Testing a Giesen with Sam Corra, Ona coffee.

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I know what coffee is going to taste like before I taste it.

Sam Corra from Ona Coffee Australia visited the Giesen Coffee Roasters factory September 6th 2017. Ona coffee is located in Fyshwick Australia. They roast approximately 4.8 tons of coffee per week and have 3 of their own cafés and a fourth one is opening soon.

Sam’s visit to the Nederlands was the first time. I talked to Sam after his tour around the factory, Sam said: “It was really impressive to see them all next to each other”.

Ona roasts a lot of coffee, do you ever get any time off?

We try to have a 5 day roast week with 12 roasting hours per day, but sometimes when it is necessary, for example when something doesn’t work, we roast 20 hours a day.
The quality of our coffee is so important to us that we don’t work with an 8 hour workday. We all have contracts that say we will stay until the work is done.

We don’t watch the time, we watch the quality. So we work between 45 and 60 hours a week.

Do you have time for a personal life?

Yes I do! My partner works at one of our cafés as a manager so we have contact there and I try to spend some time at home. We work with a lot of friends, so in the evenings we will eat together and drink wine, so that is really nice.

What are you doing here today?

“I’m here to test the W30A. The most important thing is to be able to control as much of the process as possible and to monitor it. I will use a coffee bean that is of similar quality as the beans we have in our roastery. The data in Cropster, and the way the bean looks afterwards tells me if the roasting went as I want it to go.”

Sam's visit to the Giesen factory
Sam Corra in the Giesen Coffee Roasters factory

Do you have to taste before you can decide if the bean is roasted in a good way?

I know what coffee is going to taste like before I taste it.

Haha, that must be convenient!

When you work as much with coffee as I do and have as much experience, not only as a roaster but also as a barista you know what should happen during the roasting process to make the coffee bean taste a certain way.

So are you satisfied with Cropster and the way it works?

Cropster is a great program because it gives you the ability to control a lot of variables. I went to China to do a course and Cropster is one of the two most advisable programs to control your roaster.

Why did you / ONA coffee choose a Giesen coffee roaster?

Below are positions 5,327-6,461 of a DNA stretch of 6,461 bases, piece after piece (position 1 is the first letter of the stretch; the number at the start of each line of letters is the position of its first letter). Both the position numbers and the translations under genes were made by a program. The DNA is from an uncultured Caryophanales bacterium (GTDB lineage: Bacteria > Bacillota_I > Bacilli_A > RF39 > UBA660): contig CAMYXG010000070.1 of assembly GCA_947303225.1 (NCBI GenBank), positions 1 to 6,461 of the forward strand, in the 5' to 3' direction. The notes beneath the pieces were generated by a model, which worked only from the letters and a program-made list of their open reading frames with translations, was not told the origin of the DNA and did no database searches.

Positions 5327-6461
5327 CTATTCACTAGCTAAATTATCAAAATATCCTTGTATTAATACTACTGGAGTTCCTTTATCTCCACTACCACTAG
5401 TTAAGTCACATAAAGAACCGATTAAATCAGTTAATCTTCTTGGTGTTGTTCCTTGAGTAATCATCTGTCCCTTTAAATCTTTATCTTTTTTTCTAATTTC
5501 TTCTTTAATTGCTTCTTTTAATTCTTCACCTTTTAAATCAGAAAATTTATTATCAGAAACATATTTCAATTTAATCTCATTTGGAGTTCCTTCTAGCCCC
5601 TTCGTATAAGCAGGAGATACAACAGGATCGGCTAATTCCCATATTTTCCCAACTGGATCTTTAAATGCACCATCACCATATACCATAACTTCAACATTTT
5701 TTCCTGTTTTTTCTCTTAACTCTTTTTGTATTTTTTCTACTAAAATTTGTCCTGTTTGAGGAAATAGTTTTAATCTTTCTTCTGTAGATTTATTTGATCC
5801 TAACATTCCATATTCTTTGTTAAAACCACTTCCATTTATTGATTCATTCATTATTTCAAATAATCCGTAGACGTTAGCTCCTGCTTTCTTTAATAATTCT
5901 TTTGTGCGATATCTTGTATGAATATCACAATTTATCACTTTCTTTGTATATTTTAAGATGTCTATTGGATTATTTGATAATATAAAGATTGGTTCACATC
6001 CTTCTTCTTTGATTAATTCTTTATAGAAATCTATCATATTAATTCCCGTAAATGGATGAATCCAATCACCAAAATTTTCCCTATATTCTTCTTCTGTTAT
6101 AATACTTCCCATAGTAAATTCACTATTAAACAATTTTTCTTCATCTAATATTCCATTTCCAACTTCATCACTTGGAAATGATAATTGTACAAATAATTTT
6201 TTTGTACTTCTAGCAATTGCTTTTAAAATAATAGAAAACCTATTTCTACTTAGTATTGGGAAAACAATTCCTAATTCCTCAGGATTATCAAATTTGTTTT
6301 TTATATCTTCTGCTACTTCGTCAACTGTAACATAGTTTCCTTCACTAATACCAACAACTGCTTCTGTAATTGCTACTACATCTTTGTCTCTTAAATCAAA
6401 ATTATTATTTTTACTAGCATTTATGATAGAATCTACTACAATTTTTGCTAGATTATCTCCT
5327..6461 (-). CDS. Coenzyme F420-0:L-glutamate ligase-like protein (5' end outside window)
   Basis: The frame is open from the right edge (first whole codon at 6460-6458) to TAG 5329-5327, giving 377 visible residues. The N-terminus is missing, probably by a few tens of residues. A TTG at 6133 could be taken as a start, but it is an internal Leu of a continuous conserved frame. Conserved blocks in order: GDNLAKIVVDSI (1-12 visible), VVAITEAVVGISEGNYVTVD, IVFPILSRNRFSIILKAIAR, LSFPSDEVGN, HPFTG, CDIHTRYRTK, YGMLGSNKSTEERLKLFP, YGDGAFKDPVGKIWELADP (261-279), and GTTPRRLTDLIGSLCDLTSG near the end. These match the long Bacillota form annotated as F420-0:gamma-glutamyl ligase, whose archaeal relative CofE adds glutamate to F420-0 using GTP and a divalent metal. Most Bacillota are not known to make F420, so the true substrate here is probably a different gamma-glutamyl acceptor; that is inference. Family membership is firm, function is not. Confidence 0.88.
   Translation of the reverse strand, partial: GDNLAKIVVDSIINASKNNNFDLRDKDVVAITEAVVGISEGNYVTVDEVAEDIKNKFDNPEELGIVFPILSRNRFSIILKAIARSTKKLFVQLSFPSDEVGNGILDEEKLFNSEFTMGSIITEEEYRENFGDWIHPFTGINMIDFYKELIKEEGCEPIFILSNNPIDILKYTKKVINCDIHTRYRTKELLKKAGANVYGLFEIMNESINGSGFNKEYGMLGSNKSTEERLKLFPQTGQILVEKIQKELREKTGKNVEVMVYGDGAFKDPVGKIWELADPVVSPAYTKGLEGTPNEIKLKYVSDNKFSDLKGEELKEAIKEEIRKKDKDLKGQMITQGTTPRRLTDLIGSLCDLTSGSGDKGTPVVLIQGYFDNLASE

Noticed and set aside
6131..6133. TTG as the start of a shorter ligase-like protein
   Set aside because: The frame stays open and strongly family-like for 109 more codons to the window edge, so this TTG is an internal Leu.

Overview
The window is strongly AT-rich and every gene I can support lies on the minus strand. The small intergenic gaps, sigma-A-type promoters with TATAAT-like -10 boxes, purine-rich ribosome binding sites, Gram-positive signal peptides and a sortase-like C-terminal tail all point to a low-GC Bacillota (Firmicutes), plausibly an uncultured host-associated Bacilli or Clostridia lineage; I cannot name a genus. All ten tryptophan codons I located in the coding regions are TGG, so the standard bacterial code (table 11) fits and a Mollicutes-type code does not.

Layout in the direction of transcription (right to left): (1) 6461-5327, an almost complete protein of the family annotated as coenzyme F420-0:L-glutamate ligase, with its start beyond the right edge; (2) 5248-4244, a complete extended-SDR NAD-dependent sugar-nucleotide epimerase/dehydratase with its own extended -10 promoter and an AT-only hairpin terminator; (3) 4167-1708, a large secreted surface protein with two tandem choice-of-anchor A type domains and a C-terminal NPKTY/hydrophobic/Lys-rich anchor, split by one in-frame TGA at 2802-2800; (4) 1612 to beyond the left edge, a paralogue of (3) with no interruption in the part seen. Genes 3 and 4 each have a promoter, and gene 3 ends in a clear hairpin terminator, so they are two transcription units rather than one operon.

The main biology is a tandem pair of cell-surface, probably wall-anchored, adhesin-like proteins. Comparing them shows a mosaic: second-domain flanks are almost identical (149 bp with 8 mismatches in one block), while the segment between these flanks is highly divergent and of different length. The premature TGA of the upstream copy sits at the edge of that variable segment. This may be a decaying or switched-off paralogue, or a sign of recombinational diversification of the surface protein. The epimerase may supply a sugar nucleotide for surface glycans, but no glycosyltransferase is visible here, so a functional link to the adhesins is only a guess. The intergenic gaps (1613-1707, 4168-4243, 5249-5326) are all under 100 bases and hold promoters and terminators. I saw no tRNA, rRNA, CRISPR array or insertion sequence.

We started out with a Has Granti, and then tried several coffee roasters, like Diedrich and Probat whom is still producing the machines they did decades ago. The Giesen has more controllability as the other big names have and we like the way Giesen machines are built.
The way Giesen is always progressing and ongoing in their improvements for existing machines and in building on new ones. It’s an ongoing process to learn and make things better, that is also what we do with our coffee. We work on it. That’s what makes a Giesen special.

Did you ever need support from Giesen on your machines?

Yes we’ve had our W15A for approximately 7 or 8 years now, so there were some issues over the years. The W15A was produced almost a decade ago and needed some updates. Giesen fixed that quite fast despite the time difference.

The day before I flew to the Netherlands our W45A had some motor problems, so I’m flying home tomorrow with a new motor. It was really frustrating that it wasn’t working so I’m happy we will have it up and running real soon.

Why is sustainability and fair trade so important to Ona coffee?

Quality. When a coffee bean is grown, it is important that the bean has an optimal environment. For example; in the past we bought coffee beans from Honduras and at first the quality was great. As the farming company grew, they started working with pesticides and fertilizers and the quality dropped significantly because the soil decreased in quality. We have to teach people that more crops aren’t always better or more profitable. We make sure the quality is good and we reward the local farmers for that. So they learn they profit more from sustainable growth, which is better for the coffee bean, the environment and the farmer.

How do you apply sustainability in your roastery and cafés?

We minimize waste and the use of goods. We use porcelain where we can, and we rather use metal teaspoons than plastic ones. The takeaway cups are as biodegradable and recyclable as possible and we don’t use separate sugar sticks. We reuse our bean bags and try to minimize the use packing material.

How do you personally prefer your bean roasted?

I’m a sucker for filter coffee. I think it is more enjoyable than any other coffee.

How do you drink your coffee?

Black! I like an espresso a long black and of course filter coffee.

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